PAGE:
Guided Tours is a ServiceNow feature that doesn’t get quite its due as the powerhouse it is. It is really a great way to increase user satisfaction and remove that bit of frustration when rolling out new functionality in your instance. Inside the Developer Program itself, when we rolled out a feature for Meetup reimbursements we added a Guided Tour to explain all the steps. In New York, there are a few key enhancements to make this great feature even better.
Guided Tours for Service Portal
As of the New York release, Guided Tours can be created for Service Portal and Custom UI Pages. If you have a fresh instance provisioned on New York, everything will just work. If you have an instance that was upgraded from a previous version, you will need to set these properties to True:
Once those properties are enabled, tours can be created for Service Portal and Custom UI Pages.
Here is an example of creating a tour for one of my personal SP pages.
First I create the tour, choosing “Service Portal” as the type.
Once that is created, tours can be created by the familiar methods. First create an introduction.
After that, add tour callouts to any of the elements on any of the Service Portal widgets on the page. The purplish highlighting shows which element is the current target for dropping the callout.
When all of the callouts of a tour have been placed, it will have a familiar look to it for those experienced with tours. The elements and the order are listed on the Service Portal page. In this case, they span various widgets across the single page.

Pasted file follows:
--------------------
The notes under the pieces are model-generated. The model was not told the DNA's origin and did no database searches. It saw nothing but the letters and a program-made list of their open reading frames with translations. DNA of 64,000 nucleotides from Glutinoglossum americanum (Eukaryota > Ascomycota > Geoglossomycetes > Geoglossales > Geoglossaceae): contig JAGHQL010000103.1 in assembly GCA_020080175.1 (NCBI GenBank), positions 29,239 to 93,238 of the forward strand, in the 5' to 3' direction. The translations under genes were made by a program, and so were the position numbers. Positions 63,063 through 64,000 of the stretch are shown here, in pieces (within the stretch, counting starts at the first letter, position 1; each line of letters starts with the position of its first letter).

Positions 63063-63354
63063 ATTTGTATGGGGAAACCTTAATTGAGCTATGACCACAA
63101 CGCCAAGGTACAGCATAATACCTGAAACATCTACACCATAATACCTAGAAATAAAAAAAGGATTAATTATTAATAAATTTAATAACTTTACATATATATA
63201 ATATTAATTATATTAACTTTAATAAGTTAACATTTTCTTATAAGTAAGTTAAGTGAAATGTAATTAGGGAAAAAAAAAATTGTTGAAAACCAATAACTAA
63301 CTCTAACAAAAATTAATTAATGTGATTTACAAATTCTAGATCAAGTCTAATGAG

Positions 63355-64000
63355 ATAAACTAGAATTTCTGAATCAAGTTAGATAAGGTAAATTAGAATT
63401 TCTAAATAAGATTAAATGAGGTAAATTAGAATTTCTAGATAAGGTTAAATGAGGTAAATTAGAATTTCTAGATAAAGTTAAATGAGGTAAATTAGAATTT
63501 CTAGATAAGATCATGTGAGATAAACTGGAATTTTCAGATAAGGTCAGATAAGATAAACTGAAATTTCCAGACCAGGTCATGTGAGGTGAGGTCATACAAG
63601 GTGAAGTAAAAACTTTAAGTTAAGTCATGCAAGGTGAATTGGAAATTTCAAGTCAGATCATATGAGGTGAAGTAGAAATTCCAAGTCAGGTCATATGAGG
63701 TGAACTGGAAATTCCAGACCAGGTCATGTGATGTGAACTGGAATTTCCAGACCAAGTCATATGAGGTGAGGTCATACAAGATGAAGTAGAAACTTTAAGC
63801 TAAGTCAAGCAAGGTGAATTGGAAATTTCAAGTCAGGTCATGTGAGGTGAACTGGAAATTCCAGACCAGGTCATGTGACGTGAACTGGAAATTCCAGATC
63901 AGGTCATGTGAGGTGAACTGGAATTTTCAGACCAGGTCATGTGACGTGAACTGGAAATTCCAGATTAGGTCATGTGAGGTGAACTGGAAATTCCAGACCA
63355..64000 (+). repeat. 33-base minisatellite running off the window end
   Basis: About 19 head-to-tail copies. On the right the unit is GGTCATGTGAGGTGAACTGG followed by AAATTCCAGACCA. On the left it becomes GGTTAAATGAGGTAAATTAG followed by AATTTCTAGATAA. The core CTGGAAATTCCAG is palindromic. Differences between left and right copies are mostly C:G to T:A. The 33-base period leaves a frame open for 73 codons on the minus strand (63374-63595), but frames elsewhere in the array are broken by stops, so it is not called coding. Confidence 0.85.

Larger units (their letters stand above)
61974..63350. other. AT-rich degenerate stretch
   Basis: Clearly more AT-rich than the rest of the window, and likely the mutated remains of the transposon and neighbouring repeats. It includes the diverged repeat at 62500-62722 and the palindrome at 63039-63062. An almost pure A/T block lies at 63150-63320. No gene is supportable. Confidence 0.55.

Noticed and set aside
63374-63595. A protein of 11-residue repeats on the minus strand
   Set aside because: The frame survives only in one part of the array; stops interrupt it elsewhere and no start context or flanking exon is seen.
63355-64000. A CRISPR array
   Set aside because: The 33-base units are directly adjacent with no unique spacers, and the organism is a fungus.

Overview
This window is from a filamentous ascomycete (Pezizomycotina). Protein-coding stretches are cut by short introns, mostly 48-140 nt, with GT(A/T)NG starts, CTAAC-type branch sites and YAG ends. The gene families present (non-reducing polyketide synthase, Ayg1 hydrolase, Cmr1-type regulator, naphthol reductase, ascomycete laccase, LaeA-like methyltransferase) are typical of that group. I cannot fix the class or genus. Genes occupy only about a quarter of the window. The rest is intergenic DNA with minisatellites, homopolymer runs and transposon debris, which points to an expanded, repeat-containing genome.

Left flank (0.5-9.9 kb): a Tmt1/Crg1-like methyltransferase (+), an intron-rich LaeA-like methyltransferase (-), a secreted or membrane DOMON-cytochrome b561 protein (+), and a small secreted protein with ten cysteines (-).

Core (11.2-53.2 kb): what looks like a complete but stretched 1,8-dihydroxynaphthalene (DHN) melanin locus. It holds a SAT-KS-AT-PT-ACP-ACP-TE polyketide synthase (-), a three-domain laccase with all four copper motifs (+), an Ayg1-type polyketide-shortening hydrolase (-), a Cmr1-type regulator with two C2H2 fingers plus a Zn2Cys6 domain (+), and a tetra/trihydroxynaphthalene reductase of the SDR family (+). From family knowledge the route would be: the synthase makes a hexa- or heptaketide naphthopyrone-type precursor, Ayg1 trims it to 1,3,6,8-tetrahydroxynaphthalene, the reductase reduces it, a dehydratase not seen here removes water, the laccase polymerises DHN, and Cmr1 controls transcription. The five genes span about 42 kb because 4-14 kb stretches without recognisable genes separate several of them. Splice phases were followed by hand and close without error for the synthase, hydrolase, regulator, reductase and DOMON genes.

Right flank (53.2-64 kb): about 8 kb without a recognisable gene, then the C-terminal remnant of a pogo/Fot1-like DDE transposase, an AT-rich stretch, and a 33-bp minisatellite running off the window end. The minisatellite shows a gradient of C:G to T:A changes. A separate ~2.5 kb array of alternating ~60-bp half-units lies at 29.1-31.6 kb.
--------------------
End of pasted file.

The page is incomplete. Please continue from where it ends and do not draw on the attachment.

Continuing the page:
Guided Tour API
As of New York there is an API for starting Guided Tours.
This allows for conditionally starting tours in a more robust fashion. Previously, the only trigger was whether the tour had been seen and dismissed. Now, for example, a tour could be displayed for any user who has not yet created a record of a certain type. Anything that can be done in script or queried via GlideRecord can be the start criteria. The call to the startTour() function can be passed an optional callback function. If that callback returns true the tour launches, if not it does not.
The startTour() function also accepts a step number, so it is possible programmatically to start a tour at a specific step. This may make sense when the callback logic suggests a user needs to see a specific step (like, not having an approved record or something like that.)
Analogously to the startTour() function, there is an endTour() function. Coupled with the startTour() at a specific step, this can allow for showing a subset of a tour when the condition suggest that a user needs a refresher on a specific feature of the tour.
There is also now an events API that allows for attaching event listeners to various tour events :
Guided Tours is a cool feature that reduces the friction of rolling out features and customizations. With these new target types and APIs, the power of tours has increased significantly. If not currently using tours, it is worth a look to see what value it can provide to your organization.